Are ADHD Drugs Causing PTSD?


In an opinion piece in today’s New York Times, Richard A. Friedman notes the increase of PTSD in the miliatary from .2% in 2002 to 22% today and asks whether the 1000% increase in prescriptions for Adderall and Ritalin are fueling the change. He notes that the increase of norepinephrine that stimulants such as these cause is associated with an increase in learning that – in a combat zone – could become the foundation of PTSD-related experience.

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Mad in America hosts blogs by a diverse group of writers. These posts are designed to serve as a public forum for a discussion—broadly speaking—of psychiatry and its treatments. The opinions expressed are the writers’ own.


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Kermit Cole
Kermit Cole, MFT, founding editor of Mad in America, works in Santa Fe, New Mexico as a couples and family therapist. Inspired by Open Dialogue, he works as part of a team and consults with couples and families that have members identified as patients. His work in residential treatment — largely with severely traumatized and/or "psychotic" clients — led to an appreciation of the power and beauty of systemic philosophy and practice, as the alternative to the prevailing focus on individual pathology. A former film-maker, he has undergraduate and master's degrees in psychology from Harvard University, as well as an MFT degree from the Council for Relationships in Philadelphia. He is a doctoral candidate with the Taos Institute and the Free University of Brussels. You can reach him at [email protected].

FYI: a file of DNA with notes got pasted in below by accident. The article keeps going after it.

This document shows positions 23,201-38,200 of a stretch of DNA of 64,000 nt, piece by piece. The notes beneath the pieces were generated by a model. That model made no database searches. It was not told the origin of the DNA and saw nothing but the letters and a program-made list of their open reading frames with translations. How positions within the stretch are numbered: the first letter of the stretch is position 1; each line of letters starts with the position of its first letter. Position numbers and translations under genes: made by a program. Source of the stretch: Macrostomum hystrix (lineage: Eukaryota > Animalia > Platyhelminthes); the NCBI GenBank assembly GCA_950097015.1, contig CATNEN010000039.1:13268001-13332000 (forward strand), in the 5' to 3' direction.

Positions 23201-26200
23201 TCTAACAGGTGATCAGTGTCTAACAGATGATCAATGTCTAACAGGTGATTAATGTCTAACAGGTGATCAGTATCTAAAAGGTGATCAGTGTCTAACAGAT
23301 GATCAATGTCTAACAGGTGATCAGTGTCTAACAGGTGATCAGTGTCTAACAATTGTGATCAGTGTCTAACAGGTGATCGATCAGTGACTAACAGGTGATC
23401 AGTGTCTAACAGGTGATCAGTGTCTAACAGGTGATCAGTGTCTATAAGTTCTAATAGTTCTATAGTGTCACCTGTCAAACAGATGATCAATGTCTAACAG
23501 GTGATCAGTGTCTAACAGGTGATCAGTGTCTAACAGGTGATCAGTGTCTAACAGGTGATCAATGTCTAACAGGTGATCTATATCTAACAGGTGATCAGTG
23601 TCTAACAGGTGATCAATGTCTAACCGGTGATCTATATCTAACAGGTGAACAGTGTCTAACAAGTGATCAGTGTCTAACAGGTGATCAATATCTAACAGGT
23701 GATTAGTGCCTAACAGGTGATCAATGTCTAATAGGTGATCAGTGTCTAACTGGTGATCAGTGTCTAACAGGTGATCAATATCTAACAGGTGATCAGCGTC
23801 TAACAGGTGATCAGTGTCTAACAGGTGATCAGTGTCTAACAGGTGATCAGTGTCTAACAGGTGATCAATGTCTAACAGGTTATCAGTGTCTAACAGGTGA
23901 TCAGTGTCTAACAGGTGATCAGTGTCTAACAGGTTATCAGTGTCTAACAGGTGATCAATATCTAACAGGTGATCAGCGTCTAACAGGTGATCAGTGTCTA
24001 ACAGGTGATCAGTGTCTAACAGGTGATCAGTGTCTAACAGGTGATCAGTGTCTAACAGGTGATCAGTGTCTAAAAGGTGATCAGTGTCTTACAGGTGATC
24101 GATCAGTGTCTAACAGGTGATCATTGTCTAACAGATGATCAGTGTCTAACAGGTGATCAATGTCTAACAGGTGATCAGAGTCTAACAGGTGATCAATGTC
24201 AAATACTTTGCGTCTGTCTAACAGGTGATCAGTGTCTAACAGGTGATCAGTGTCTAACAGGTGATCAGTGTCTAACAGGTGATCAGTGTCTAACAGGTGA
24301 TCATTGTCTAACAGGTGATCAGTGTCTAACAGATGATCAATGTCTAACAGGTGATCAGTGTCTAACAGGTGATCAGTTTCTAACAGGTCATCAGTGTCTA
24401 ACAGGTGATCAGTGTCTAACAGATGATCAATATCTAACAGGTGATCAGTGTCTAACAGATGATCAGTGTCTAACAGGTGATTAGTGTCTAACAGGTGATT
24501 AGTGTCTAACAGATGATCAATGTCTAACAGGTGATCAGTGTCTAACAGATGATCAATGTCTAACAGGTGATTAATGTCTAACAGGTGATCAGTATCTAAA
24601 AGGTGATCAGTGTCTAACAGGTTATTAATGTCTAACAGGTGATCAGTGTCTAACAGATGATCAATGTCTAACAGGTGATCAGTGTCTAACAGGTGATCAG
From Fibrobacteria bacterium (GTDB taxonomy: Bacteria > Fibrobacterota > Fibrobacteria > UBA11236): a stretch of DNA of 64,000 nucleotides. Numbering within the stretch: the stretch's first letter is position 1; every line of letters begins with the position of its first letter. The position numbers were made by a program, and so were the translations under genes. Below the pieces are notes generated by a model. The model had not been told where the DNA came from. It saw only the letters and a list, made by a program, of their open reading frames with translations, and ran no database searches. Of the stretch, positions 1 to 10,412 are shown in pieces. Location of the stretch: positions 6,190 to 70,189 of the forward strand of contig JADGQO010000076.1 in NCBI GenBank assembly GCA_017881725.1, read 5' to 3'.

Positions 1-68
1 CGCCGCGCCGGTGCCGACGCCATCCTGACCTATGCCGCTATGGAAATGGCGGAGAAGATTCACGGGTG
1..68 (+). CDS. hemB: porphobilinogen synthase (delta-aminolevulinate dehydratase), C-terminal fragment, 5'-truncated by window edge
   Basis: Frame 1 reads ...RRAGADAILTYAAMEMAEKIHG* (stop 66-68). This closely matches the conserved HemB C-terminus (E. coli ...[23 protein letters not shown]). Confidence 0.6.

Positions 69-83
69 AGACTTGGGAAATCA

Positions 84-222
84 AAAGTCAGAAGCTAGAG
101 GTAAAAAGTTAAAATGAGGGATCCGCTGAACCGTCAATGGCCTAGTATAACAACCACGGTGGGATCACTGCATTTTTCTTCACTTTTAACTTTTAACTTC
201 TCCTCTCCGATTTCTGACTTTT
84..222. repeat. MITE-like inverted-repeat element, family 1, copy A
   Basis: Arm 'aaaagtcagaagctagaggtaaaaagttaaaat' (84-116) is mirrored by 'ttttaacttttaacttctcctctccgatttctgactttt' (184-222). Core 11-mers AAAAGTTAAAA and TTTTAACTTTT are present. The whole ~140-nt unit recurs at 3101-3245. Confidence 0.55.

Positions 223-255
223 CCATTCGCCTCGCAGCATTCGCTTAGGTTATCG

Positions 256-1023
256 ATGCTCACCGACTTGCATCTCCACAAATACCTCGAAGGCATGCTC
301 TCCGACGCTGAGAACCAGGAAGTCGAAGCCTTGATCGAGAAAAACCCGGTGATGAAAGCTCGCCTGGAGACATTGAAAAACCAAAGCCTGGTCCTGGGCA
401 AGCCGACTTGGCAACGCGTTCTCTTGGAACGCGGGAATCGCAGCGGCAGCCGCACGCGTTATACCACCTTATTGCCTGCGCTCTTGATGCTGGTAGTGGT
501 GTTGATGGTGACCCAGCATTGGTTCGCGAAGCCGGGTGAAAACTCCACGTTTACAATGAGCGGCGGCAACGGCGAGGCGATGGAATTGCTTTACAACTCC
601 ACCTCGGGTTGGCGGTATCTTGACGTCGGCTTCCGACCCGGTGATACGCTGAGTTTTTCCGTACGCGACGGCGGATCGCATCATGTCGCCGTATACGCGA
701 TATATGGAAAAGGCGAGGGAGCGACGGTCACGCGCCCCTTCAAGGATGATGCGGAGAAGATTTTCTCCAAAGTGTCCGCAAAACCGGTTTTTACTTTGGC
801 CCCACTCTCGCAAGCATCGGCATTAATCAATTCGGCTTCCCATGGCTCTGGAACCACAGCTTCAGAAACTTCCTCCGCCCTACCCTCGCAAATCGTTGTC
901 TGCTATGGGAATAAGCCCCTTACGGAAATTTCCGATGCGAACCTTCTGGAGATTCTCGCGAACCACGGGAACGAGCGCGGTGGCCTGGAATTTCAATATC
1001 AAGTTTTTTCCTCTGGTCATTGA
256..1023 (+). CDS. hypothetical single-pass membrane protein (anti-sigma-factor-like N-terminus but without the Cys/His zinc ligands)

1. This really is the tip of the ol’ iceberg when it comes to the deleterious effects of psychiatric medication on our troops. They’re sent into the field supplied with months of medication. They take them unmonitored; nobody is around to identify adverse effects.

    Antidepressants taken inconsistently can cause adverse effects and withdrawal syndrome that looks just like — surprise! — PTSD. The neurological dysregulation from this, which includes hypersensitivity to medications, can last for a very long time.

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